Brett Taylor of Bleacher Nation wrote about how players are receiving less money while the league is making more money than ever, yet again. I’ll admit that collective bargaining isn’t exactly my area of expertise, but in the piece, Taylor says he wouldn’t be surprised if we see a strike in the 2021 season.
To me, that would be surprising, even if it shouldn’t be. One thing the members of the MLBPA seem likely to be willing to fight for would be their own paychecks, after all.
My skepticism doesn’t mean that the union doesn’t value their own best interests, it just seems like they haven’t been as proactive as they could be about this in previous bargaining agreements, to their own detriment as we are starting to see more and more.
It is surprising that this off-season has been as slow as it has been, considering how highly anticipated this free agency class had been, once upon a time. Maybe we’ll still see a couple of record-shattering deals, but we will likely also continue to see players not get signed at all. This is not a great sign of things to come.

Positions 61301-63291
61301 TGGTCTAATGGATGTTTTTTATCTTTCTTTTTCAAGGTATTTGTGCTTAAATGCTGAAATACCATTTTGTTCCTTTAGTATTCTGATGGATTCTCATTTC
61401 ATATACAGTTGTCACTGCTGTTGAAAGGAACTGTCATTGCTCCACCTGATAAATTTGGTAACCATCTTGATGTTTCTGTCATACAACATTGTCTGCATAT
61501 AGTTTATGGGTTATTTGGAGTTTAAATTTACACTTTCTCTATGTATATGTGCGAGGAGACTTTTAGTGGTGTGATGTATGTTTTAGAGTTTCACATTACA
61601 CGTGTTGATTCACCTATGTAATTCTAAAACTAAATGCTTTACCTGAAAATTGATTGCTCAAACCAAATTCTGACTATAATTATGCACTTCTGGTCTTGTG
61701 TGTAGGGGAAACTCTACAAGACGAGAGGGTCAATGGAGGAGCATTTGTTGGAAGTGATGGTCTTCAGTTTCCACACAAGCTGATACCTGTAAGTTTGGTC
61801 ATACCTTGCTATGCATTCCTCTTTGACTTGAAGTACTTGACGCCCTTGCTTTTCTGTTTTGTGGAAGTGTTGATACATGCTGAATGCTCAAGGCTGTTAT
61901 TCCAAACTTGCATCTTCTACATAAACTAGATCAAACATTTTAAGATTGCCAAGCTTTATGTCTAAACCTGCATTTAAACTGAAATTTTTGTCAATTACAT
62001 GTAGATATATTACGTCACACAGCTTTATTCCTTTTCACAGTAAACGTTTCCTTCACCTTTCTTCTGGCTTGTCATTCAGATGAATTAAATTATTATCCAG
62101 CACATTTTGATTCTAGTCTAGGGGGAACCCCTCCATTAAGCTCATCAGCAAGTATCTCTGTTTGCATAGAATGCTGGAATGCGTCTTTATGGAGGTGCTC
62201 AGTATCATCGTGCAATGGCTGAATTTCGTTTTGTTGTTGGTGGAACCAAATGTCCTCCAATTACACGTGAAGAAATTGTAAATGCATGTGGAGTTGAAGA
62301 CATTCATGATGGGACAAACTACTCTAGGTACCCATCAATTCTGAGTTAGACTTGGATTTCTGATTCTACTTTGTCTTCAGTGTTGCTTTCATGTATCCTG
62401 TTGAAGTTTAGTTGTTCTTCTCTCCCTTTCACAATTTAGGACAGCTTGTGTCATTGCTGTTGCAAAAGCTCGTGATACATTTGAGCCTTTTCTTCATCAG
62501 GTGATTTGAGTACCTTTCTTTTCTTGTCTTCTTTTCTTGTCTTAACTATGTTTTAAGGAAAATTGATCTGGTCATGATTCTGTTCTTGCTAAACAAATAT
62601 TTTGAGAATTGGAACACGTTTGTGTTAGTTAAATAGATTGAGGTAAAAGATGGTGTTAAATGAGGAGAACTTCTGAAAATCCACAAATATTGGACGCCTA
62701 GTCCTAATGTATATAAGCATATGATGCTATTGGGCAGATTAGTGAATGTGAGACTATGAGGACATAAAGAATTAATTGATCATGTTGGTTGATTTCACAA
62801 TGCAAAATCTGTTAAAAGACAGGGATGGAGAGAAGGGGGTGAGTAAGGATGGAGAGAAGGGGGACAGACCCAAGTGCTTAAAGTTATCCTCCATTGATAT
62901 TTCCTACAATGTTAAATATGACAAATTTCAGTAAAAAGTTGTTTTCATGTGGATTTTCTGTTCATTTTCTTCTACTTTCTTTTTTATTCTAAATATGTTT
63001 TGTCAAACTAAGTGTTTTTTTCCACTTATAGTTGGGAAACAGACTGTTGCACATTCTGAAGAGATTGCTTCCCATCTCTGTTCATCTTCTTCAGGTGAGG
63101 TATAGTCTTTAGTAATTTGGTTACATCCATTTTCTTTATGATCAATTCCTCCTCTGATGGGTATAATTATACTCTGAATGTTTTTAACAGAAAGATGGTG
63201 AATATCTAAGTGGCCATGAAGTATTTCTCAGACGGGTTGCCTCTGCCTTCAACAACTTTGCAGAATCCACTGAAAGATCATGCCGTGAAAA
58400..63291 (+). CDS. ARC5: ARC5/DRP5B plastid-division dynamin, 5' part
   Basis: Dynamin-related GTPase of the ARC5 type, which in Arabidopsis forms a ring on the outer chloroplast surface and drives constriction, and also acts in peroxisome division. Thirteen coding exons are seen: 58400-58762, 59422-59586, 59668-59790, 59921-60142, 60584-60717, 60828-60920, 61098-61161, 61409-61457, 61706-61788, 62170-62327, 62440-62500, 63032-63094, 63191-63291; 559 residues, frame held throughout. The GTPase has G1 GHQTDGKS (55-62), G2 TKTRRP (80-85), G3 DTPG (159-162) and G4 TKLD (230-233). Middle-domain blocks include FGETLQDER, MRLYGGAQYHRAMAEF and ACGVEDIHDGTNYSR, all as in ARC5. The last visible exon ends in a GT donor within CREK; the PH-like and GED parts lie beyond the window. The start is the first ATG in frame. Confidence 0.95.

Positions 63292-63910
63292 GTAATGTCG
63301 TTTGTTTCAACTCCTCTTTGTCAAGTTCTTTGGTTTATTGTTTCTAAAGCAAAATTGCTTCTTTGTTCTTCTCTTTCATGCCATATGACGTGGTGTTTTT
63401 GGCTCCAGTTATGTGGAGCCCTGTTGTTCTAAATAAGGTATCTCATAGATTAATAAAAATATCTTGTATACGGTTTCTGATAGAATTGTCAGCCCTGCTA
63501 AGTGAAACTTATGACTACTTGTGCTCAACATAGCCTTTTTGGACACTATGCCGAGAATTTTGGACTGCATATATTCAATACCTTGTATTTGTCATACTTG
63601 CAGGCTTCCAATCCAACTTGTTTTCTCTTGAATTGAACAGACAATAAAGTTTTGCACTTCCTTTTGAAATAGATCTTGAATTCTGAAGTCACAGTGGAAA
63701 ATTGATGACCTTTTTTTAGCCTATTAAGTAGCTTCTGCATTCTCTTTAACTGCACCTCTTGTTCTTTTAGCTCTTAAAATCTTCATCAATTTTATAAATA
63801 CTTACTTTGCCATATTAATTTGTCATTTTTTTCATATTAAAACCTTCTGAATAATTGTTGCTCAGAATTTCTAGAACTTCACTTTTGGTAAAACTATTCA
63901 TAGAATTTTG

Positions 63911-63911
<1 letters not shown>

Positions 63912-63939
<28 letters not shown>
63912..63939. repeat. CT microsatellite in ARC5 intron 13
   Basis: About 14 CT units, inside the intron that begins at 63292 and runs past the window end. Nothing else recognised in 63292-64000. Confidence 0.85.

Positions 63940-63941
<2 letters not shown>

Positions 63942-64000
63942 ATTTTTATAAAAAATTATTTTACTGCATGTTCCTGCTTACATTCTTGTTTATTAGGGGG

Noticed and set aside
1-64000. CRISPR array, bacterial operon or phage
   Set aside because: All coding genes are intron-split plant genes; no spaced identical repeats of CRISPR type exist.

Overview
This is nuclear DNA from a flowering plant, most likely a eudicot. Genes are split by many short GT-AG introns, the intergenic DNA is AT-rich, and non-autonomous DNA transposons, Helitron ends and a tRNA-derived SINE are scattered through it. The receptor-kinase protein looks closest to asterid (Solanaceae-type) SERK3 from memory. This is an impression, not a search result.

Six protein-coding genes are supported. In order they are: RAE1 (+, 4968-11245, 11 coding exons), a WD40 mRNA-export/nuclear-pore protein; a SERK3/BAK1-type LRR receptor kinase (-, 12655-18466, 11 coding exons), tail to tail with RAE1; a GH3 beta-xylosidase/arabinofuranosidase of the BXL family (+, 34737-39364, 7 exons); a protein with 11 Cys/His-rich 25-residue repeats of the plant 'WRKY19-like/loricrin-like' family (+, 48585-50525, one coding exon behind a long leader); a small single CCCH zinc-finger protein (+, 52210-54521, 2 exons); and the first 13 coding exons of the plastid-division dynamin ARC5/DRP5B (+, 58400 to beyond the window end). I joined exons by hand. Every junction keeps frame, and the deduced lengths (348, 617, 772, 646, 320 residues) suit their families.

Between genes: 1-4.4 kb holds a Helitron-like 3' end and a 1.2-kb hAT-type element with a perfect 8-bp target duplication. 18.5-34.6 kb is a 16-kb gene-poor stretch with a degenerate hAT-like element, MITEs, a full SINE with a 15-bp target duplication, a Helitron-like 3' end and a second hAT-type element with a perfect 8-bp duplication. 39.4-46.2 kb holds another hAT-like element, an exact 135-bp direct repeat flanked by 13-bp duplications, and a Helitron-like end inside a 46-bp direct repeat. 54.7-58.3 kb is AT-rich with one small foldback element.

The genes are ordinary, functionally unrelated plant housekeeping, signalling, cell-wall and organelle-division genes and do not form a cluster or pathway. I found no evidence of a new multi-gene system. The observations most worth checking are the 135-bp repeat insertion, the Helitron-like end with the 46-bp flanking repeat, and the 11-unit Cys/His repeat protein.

Speaking of things that aren’t a great sign of things to come, that the MLBPA will likely need to address in 2021, Sheryl Ring over at FanGraphs wrote on the topic of openers and did the topic way more justice than I did last week. In the piece, she discusses the detailed way in which this will likely affect the pay players receive, especially with regards to arbitration and incentive bonuses.